While bullying has always taken place ever since envy, anger, power, and peer prestige became the driving force of bullies. Bullies would not be tolerated by a group of peers in my youth, as it militated against the code of honour most Englanders abided by. Bullying cannot exist without the observers remaining complicit by their silence and inactivity as Abraham Lincoln is credited with saying, “To sin by silence when they should protest makes cowards of men”. As a rule of thumb, there were fewer bullies in the late 1940s and early 1950s than there have been ever since.
I suppose that in many ways, courage is the fear of being thought a coward. I know that during my youth, my greatest fear was fear itself. If ever there was something or someone of whom I was frightened, I would make a point of deliberately confronting my fear. This was a foolhardy thing to do when I think about the risks I unwisely took.
I will never forget the factory chimney at the mill where I worked. The chimney had ladders up each side from top to bottom. A work colleague bet me £5 that I dare not climb it. I had always hated heights, and I naturally declined his wager, but that did not prevent my fear start to fester inside me. Eventually, when I could no longer deny the fear that was generated in my mind by the sheer thought of climbing that mill chimney. A phrase from the 1933 inaugural address of President Franklin D. Roosevelt of the USA came to mind when he announced, “We have nothing to fear but fear itself?”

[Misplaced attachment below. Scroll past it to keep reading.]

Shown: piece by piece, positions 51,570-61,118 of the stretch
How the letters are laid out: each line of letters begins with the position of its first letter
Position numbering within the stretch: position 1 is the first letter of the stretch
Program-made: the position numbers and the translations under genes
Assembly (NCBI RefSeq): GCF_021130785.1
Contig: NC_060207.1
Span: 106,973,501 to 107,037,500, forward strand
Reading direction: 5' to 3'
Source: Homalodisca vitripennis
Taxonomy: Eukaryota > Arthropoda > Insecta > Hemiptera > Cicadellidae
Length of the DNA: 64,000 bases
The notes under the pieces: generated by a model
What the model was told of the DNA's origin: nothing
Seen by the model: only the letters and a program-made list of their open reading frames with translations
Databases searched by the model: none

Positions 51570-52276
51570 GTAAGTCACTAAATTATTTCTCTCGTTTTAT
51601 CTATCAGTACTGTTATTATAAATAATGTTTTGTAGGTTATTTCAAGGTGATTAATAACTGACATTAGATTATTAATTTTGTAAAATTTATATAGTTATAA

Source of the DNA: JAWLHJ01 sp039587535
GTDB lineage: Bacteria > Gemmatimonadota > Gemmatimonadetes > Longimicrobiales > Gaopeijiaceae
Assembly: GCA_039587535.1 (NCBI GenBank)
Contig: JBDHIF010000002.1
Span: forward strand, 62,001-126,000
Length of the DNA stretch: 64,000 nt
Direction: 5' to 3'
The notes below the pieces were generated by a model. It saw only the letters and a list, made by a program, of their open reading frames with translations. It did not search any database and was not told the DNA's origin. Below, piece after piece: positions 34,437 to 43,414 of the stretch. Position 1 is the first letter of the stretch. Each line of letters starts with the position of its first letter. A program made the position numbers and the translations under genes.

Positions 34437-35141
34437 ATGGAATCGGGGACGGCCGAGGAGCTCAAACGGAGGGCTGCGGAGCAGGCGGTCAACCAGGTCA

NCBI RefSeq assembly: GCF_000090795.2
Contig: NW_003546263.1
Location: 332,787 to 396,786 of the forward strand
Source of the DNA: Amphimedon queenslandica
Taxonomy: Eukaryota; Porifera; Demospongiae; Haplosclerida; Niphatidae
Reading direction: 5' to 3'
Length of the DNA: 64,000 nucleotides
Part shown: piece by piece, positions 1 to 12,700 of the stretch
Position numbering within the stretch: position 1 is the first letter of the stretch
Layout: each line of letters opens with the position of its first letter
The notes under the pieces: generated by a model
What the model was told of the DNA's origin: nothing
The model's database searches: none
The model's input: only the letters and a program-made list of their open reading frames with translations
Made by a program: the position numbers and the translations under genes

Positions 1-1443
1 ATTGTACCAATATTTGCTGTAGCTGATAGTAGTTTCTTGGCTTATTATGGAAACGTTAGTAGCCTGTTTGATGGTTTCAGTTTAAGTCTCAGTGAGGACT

My fear of climbing the mill chimney disturbed me to the extent that one summer evening after I had worked overtime, before going home at the end of my day, I looked up at the chimney and became angry at the fear that the thought of climbing it had created in me. It was as if my fear was controlling mem and making me less of an independent person. Being a ‘control freak’ and a person who believed himself in charge of his own fate essentially compelled me to climb the chimney, even if I slipped, fell and died in my attempt.
Without telling anyone, I climbed up on the inside of the ladder as I assumed that would be safer. I was wrong. Climbing on the inside of the ladder forced me to look outwards and downwards, which merely increased my fear of heights, besides being harder to climb up than ascending on the outside of the ladder. During the climb, my hands froze with fear a few times as I cursed myself for my foolish pride as I hung onto the rungs for life. The climb was completed in a fear that bordered on terror and rage, both all the way up and back down. I have never been so relieved to feel my feet back on the ground and I lie not when I say, I would not climb the same chimney again for £1 million! That was the last time in my life that I ever behaved in such a dangerous and foolhardy manner.
Was I asked today, “What is the most cowardly thing anyone could do?”, my answer would have nothing to do with courage, fighting, or sheer bravado. It would have nothing to do with physically assaulting another individual, but by insulting the feelings and disturbing the emotions of another person. I would refer to the attack upon the heart of another. Imagine the emotional hurt involved in desiring a close and loving relationship with another who gives you all the signs of wanting the same as you do as they declare their love for you. Then, once they have awakened the love in you, they do not follow through with action that corresponded with their initial declaration of love. Instead of loving you, they leave you high and dry. That to me would represent the most cowardly of all acts.
Love and peace